Stop The Drug War
If the first day of the California NORML state conference is any indication, most of the major players in Golden State marijuana law reform are lining up behind the idea of waiting until 2016 to try another legalization initiative there. They have some good reasons, but not everybody’s happy with that, and some heart-rending reasons why that’s the case were also on display as California marijuana activists gathered in San Francisco for day one of the two-day event.
Richard Lee’s groundbreaking Proposition 19 garnered 46.5% of the vote in the 2010 off-year election, and no marijuana legalization initiative campaigns managed to make it onto the ballot last year, although several groups tried. Meanwhile, Colorado and Washington beat California to the Promised Land, becoming the first states to legalize marijuana in last November’s election.
Now, California activists are eager to make their state the next to legalize, but crafty movement strategists are counseling patience — and trying to build their forces in the meantime. The Prop 19 campaign made a strong beginning, bringing in elements of organized labor and the black and Hispanic communities, as well as dissident law enforcement voices, to help form a coalition that came close, but didn’t quite make it.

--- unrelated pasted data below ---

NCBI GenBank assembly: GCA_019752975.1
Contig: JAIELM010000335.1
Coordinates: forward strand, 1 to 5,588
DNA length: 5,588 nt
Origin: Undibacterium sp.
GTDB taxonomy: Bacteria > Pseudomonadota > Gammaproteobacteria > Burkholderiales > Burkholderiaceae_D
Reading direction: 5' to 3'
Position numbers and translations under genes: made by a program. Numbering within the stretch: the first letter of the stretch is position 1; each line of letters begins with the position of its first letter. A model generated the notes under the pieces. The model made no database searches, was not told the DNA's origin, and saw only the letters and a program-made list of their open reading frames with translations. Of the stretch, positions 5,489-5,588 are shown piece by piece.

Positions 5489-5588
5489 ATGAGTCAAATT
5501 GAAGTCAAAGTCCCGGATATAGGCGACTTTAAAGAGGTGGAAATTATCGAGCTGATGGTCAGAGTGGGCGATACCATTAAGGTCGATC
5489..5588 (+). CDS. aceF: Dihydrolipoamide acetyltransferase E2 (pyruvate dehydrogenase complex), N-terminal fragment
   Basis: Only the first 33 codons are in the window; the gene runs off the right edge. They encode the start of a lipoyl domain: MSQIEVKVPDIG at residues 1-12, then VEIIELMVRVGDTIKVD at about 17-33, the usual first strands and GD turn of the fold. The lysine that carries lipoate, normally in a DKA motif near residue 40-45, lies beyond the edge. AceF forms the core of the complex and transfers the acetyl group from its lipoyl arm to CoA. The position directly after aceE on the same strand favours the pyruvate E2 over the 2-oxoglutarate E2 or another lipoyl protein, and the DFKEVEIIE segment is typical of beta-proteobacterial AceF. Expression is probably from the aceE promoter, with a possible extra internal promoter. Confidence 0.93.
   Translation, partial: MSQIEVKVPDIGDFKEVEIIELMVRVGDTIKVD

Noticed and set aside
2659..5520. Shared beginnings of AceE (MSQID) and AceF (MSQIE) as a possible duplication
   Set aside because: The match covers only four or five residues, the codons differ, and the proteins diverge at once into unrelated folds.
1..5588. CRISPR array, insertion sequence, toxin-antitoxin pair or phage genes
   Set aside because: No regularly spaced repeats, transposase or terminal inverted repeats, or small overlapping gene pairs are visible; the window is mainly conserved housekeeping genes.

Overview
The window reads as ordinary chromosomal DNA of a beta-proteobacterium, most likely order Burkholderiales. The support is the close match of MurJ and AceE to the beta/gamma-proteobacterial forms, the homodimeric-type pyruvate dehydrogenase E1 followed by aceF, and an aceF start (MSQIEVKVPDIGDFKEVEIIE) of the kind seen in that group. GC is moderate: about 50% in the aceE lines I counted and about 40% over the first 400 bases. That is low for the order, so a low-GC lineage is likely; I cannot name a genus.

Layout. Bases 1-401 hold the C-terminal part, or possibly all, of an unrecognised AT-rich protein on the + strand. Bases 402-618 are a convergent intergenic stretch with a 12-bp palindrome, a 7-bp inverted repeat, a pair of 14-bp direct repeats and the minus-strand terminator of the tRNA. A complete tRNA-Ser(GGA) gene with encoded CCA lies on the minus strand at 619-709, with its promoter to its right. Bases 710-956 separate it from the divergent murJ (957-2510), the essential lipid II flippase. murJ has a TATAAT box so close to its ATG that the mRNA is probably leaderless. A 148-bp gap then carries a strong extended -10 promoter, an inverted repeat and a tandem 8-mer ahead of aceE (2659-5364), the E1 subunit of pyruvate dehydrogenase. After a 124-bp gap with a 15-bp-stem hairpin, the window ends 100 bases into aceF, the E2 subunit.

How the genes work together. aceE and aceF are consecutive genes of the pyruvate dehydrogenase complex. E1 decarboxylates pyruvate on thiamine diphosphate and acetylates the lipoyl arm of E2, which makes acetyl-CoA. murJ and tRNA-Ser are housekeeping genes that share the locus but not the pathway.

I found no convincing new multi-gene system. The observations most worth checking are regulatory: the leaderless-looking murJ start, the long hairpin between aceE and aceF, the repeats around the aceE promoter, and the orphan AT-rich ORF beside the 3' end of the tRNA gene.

As CANORML assistant director Ellen Komp reminded the audience at a Saturday morning panel on what comes next for marijuana law reform, the people behind the Proposition 19 campaign have formed the core of the California Coalition for Cannabis Policy Reform in a bid to forge unity among the state’s diverse, multi-sided, and sometimes fractious marijuana community — and to encourage new voices to join the struggle.
For the Marijuana Policy Project, California is a big prize, but only part of a broader national strategy, and one that should most likely wait for 2016, said the group’s executive director, Rob Kampia, as he explained its strategy of pushing legalization bills in state legislatures in four states (Hawaii, New Hampshire, Rhode Island, Vermont) this year and beyond, but not pushing legalization initiatives anywhere but Alaska in 2014.
MPP is envisioning a big legalization initiative push in 2016 instead, setting its sights on seven states, including California, when the presidential election pumps up the vote. (The others are Arizona, Massachusetts, Maine, Montana, Nevada, and Oregon.)
“There’s a big demographic difference between 2014 and 2016,” said Kampia. “If we do 2016, it’s ours to lose.”
The Drug Policy Alliance, another major player with access to the big-time funding that can turn an initiative into a winner, also seemed to be looking to 2016.
“It’s up to us how, where, and when marijuana prohibition will end,” said Steve Gutwillig, a DPA deputy executive director and former California state director, “but the presumption is 2016, more than 2014. We need to run a unified campaign, we need to build the base and do alliance-building among people who are already convinced.”